Tatiana Zorina is on a mission to tackle period poverty and break the stigma around menstruation in Dundee.
Back in August, Tatiana was appointed one of Scotland’s first period poverty officers at Dundee and Angus College.
As well as handing out free period products, she has also been running numerous classes at the college on period education and sewing classes to help students make their own reusable period products.
Tatiana said even in the few months she has been in the job, the culture around periods has already shifted massively.
She said: “In schools boys are still often excluded from period education, which impacts on the stigma and taboo because it is seen as a female-only subject.
“The male students have taken to it much better than we thought they would.
“They have been really responsive and said it is an important subject they want to know more about.
“We also want to include males in this because there are trans men who are still menstruating.
“Because of this our free products are available in each campus in a red cabinet in a main public area so that anyone can pick stuff up regardless of their gender or age.
“Giving out free products and education like this goes hand in hand together because if we don’t push education like this, people won’t be comfortable picking the products up.
“Periods are natural and normal and part of our lives, just like going to the toilet is.”
One of the biggest aspects of Tatiana’s job in spreading period positivity is promoting the use of reusable products.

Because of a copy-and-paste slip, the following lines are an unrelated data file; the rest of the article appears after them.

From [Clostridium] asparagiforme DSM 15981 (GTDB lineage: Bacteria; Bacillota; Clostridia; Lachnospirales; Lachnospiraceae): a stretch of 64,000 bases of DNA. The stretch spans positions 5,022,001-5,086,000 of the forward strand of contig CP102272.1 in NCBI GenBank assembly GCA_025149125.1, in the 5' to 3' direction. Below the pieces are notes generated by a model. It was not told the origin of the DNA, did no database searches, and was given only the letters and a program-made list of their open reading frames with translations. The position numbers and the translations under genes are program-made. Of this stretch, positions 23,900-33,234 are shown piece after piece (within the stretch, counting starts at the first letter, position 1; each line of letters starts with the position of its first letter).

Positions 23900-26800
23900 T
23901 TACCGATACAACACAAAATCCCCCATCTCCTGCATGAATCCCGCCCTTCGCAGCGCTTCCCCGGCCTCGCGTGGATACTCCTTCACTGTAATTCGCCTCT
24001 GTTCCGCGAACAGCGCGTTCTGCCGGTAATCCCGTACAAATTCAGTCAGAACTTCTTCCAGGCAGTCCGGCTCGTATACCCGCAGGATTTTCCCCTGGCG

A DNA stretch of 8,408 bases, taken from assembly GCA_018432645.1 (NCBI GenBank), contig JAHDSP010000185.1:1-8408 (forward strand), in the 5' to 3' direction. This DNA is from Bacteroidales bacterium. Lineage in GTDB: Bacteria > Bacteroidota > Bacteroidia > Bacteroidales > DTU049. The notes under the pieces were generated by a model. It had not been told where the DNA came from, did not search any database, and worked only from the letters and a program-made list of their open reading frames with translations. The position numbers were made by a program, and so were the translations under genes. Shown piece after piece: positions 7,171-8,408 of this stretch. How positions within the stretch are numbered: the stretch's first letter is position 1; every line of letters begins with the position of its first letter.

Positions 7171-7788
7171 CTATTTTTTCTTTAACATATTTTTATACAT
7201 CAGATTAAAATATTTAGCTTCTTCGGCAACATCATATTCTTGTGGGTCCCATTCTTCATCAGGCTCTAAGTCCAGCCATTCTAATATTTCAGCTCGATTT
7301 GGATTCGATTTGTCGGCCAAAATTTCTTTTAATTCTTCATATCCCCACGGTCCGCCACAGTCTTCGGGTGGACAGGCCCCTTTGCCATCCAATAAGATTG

As well as making sure people are aware of the different reusable products that are out there, she is also helping students to make their own, which will be sent to Kenya.
She added: “I did a class earlier this week in Forfar and there was 17 people at it and the feedback was amazing.
“They were not aware of reusable period products or that period products were free so this is changing the culture.
“I’m also promoting reusable products like cups, pads and menstrual pants and the feedback I often get from students at first is they are not sure how to feel about it.
“But once we talk about it and talk about the environmental impact, lots of students really switch on and want to use them.
“I also run sewing sessions for students to sew their own reusable pants and pads and those lessons are really popular.
“This will potentially change lives because they are not going to experience period poverty again if they have reusable products.
She added: “This is very unique and we are leading the change in Scotland.
“No other college is doing anything like this.”